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Parker focuses on five aspects of Einstein's emotional nature that had a profound influence on his life and career. First and foremost was his lifelong passion for learning, not only in the fields of physics but also in mathematics and philosophy. This was manifested early on when he excelled at algebra, and later when he became absorbed with philosophy. Of course in his thinking about time and the nature of light, it was this passion to understand that led to his monumental papers on relativity.
Einstein's "second great love" was classical music, especially the music of Mozart. Parker shows that listening to and playing music (he was an accomplished violinist) were not only recreations for Einstein but also provided stimulation for his scientific creativity.
His relationships with women also greatly influenced him. Parker examines his two marriages, his liaisons with other women, and his distant relationship with his two sons from his first marriage.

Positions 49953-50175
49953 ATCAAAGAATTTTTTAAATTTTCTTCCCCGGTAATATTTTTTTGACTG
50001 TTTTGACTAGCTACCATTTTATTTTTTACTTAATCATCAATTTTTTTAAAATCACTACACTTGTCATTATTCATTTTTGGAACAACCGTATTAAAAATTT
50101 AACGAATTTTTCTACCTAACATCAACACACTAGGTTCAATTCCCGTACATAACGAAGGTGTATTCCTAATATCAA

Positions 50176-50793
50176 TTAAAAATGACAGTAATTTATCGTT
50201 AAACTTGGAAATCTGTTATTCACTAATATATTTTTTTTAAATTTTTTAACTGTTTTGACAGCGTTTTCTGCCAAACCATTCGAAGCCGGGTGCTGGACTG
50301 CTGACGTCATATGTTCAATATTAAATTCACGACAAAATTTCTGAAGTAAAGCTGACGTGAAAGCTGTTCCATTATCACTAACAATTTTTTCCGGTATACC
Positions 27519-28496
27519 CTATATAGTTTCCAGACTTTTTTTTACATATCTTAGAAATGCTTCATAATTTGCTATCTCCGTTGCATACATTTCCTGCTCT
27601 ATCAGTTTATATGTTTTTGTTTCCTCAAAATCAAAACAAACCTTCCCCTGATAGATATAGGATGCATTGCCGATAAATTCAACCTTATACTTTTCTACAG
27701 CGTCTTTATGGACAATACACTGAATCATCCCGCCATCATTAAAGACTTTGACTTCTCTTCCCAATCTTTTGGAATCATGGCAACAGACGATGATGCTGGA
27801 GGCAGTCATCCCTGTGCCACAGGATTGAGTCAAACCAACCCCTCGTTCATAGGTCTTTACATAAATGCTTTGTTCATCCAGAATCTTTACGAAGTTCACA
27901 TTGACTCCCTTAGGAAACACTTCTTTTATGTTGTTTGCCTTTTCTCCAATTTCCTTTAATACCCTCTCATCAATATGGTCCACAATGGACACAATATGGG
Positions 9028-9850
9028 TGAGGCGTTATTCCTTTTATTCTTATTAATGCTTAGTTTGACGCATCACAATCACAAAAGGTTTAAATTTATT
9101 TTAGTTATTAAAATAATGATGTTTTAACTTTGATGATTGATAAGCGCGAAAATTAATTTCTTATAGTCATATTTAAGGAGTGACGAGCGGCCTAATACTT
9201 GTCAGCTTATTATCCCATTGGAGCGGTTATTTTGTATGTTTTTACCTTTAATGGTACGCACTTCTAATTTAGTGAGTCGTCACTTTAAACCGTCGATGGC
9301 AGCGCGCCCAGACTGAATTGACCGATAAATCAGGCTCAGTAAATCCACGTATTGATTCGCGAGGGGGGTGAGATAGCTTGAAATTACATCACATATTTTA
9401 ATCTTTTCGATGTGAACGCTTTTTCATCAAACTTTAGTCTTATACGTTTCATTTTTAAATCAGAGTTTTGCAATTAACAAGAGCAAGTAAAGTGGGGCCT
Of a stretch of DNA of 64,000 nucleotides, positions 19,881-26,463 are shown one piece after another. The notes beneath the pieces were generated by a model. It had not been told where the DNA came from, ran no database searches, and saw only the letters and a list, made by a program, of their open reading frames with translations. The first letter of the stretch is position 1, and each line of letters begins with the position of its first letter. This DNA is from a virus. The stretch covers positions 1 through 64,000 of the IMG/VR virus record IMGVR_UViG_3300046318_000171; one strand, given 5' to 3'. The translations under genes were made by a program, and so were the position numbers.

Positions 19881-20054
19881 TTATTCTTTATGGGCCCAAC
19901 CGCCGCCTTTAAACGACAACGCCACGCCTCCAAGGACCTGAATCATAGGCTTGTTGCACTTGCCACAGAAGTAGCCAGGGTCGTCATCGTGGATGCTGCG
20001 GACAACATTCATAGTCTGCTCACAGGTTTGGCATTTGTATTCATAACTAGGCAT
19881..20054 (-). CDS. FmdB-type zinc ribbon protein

Another lifelong passion was his strong antiwar feelings and advocacy for peace. Einstein considered world government the only means to achieve worldwide peace. A chapter is devoted to his efforts to promote the idea of world government.
Finally, Parker considers Einstein's obsession with finding a unified theory of physics to explain all the forces of the universe, and his reluctance to accept the indeterminacy of quantum theory. In the opinion of some colleagues, this was a tragedy, for Einstein isolated himself from the rest of the scientific community during the latter part of his life to pursue a lone quest that remained unfulfilled at his death.
This is an original, insightful look at one of the greatest geniuses of all time who did so much to shape our vision of the world.